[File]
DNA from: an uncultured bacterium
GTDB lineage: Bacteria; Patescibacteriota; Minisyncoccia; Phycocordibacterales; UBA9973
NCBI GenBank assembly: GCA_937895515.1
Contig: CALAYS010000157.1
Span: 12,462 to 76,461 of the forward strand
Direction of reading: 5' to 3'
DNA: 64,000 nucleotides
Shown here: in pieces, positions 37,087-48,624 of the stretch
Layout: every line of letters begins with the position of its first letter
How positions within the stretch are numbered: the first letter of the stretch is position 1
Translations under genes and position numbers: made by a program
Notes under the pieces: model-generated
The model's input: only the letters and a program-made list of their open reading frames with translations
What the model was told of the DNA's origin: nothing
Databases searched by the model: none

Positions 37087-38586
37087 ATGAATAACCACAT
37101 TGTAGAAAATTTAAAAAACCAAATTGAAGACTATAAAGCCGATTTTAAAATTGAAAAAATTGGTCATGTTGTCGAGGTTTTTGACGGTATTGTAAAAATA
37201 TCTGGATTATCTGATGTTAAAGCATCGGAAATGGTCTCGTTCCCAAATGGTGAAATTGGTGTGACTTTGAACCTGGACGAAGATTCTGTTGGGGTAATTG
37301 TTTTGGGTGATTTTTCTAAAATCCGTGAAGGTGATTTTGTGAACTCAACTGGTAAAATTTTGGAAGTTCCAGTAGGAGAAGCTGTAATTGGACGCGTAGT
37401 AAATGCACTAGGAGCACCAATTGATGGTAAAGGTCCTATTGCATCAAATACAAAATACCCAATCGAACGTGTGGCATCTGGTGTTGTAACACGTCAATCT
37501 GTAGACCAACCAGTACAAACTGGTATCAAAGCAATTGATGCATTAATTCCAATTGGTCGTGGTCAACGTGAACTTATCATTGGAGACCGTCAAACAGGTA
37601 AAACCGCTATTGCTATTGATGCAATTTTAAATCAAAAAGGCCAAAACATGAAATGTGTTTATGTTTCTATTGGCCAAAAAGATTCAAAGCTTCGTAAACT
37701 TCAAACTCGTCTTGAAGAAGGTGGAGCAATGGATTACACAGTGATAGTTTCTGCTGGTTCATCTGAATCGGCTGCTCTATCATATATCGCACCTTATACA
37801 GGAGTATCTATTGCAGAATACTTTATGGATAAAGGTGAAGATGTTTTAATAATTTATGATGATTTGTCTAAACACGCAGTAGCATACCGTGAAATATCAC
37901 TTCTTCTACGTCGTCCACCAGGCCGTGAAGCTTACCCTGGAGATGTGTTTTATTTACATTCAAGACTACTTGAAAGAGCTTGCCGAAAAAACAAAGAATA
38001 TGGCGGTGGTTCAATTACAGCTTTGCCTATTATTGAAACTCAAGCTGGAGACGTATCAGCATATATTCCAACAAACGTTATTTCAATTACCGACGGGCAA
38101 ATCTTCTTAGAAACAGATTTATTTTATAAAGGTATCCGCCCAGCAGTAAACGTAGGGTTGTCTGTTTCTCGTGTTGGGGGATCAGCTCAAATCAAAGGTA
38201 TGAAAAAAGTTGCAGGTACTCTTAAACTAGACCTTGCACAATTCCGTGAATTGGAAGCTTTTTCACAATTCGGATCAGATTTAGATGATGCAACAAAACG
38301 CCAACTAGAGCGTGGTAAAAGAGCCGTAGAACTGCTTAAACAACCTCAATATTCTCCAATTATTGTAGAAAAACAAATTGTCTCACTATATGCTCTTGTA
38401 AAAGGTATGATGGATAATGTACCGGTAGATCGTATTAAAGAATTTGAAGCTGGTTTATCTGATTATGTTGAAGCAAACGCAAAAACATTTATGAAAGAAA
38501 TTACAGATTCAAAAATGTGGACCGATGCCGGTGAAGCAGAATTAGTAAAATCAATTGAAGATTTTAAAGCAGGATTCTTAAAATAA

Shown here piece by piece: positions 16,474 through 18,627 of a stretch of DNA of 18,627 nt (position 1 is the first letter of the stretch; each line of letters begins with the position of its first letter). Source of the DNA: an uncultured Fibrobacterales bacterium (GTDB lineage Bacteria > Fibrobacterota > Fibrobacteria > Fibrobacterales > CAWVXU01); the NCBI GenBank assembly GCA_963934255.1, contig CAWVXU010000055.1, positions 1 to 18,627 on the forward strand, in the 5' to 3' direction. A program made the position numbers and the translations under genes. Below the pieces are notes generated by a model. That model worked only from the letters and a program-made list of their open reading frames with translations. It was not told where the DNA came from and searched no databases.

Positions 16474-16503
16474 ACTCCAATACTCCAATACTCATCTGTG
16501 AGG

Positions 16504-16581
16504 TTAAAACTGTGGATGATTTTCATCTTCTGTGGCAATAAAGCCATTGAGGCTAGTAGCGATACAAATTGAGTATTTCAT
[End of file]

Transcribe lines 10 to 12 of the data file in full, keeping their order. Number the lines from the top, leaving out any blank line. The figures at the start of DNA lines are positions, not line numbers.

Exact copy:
How positions within the stretch are numbered: the first letter of the stretch is position 1
Translations under genes and position numbers: made by a program
Notes under the pieces: model-generated